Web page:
In a way, this pointing and questioning mode of storytelling is common in fantasy: after all, we all are familiar with portal stories, where your normal person travels to a strange world and hopefully gets a native guide and will have things explained to them. In a way, American writers writing about foreign cultures provides the same set-up – they point and explain things a native wouldn’t find mention-worthy. They’re a guide who shares the reader’s references, and thus the things they find weird, the reader will too. They nudge conspiratorially, the writer is a reader’s ally, outside of the foreign milieu they are traveling through. If not careful, it results in blatant exotization.

A foreign writer describing their culture, however, is not the same thing at all. Their alliance is to the cultural milieu with which they share their perspective, and the American reader is thus pushed outside of the text; the readers may find themselves alone, and suspect that there are things being said they don’t understand. And it seems as if that’s a turn off to many American readers.”

Basically, for me it boils down to either write about my culture like a native and produce a book that could very well be unreadable – I’m a writer and I panic about this; it’s what we do to procrastinate – or conspire with my target audience [the bigger one, the US one], play the ever diligent tour guide and come off as a foreigner writing about Bulgaria. Let me say, it’s a lot more complicated than ‘we need more diversity in our fiction’.

As Ekaterina Sedia says:

“So the issue with books set in foreign cultures, I think, that even though many SF/F readers call for more perspectives and diversity, they don’t really want that. They want someone familiar to show them some exotic stuff without actually challenging the readers’ assumptions or values.”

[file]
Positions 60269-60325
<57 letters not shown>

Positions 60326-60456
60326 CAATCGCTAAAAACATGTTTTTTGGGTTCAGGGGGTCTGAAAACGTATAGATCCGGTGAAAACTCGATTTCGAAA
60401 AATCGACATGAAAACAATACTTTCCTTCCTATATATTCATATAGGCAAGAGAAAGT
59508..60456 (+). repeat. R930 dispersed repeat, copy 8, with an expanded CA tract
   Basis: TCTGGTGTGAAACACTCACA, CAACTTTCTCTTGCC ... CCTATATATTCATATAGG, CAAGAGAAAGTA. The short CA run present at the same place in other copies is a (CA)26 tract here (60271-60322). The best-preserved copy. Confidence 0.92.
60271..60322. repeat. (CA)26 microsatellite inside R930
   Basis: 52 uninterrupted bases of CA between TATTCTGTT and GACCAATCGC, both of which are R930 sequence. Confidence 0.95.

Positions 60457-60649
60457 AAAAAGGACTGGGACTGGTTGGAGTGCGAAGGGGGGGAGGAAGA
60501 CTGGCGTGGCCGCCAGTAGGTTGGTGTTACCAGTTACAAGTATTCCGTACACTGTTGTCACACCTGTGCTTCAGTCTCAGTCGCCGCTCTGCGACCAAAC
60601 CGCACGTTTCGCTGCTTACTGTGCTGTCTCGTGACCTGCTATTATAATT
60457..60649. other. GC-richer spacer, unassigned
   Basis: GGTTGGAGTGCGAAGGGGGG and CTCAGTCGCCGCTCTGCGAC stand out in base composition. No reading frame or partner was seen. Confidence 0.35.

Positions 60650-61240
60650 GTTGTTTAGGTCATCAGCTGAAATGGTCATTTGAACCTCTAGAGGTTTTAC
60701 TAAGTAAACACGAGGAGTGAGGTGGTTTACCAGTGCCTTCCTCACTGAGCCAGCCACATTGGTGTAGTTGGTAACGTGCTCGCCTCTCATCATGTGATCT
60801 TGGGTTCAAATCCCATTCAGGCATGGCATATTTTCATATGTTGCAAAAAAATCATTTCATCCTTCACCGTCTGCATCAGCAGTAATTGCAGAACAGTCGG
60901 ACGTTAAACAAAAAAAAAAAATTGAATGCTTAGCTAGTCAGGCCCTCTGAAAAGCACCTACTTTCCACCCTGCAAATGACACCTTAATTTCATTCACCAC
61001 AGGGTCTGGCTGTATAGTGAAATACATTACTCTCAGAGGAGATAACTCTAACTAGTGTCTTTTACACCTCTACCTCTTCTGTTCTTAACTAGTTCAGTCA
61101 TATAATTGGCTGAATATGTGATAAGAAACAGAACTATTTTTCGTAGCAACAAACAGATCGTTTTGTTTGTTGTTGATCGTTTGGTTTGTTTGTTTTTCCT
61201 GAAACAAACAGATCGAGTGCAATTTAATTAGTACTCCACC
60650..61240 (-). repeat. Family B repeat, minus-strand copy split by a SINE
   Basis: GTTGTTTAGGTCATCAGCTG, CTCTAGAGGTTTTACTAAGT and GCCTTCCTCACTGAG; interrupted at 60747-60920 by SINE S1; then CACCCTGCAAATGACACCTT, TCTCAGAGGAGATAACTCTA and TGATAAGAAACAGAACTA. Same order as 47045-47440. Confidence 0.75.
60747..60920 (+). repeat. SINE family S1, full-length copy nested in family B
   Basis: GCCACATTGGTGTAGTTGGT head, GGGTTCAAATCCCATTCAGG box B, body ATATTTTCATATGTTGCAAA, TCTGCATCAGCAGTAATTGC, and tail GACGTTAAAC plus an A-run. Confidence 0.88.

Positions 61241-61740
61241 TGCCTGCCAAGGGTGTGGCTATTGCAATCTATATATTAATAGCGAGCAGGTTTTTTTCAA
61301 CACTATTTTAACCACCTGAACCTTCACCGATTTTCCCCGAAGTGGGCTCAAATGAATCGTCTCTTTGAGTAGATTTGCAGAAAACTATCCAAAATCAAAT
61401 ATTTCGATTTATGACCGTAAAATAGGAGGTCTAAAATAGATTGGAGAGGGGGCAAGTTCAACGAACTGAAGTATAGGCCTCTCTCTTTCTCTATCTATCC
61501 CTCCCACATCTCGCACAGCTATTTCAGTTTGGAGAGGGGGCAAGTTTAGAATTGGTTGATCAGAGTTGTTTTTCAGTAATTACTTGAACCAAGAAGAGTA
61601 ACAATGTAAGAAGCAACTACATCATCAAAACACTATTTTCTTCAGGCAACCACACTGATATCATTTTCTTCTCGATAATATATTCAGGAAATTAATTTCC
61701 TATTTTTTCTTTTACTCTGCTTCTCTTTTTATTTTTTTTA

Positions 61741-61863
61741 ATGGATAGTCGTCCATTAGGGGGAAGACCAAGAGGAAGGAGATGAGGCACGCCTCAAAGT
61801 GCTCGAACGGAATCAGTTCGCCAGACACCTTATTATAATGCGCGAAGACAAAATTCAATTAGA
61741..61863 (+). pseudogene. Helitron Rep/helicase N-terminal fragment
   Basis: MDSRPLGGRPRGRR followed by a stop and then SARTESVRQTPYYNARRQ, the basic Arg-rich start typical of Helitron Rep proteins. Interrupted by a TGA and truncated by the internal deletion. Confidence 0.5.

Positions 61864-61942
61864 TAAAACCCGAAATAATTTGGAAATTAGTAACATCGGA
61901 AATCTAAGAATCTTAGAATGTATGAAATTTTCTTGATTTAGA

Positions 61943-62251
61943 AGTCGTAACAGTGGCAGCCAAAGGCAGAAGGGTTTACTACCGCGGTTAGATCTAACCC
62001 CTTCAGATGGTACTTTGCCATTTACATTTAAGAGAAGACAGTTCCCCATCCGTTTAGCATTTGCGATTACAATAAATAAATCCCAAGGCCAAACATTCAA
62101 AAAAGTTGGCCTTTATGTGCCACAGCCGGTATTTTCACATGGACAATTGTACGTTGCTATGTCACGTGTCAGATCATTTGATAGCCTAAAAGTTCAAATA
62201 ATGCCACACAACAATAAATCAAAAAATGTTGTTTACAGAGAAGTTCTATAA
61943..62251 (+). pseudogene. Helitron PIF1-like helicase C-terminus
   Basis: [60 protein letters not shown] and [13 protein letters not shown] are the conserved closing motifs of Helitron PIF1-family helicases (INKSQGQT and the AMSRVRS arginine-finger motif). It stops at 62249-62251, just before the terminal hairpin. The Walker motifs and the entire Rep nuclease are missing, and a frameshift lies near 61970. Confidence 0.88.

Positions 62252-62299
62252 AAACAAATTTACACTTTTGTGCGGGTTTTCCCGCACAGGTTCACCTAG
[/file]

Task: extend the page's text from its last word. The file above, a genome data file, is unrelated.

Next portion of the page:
I tend to agree with her.
PS: It's up to use to change that you. I've not given up. I do plan on writing about Bulgaria, but I wanted to also open myself to how difficult it is in my particular case.


Juliette Wade said...

This is really interesting, Harry. I think there's more going on than just cultural hegemony... you might find Aliette de Bodard's thoughts on the subject of writing in English worth looking at. Effectively, when English was the language that introduced you to so much of the literature, a lot of those types of ideas occur in that language (which makes sense). But I'd love to see Bulgaria appear. And I love to be challenged in my cultural assumptions! I think what Ekaterina Sedia says is definitely valid, but not universally true.

Harry Markov said...

@ Juliette: This is why I said that these are my musings at the moment. I am beyond sure that with further reading more of the bigger picture will become clear to me.

At the moment this is what I got and I do agree that while valid nothing is really universally true. Because one way or the other, it's all about perception and different points of view.

PS: the way you handle culture, I am beyond sure that you love the challenges.

T.S. Bazelli said...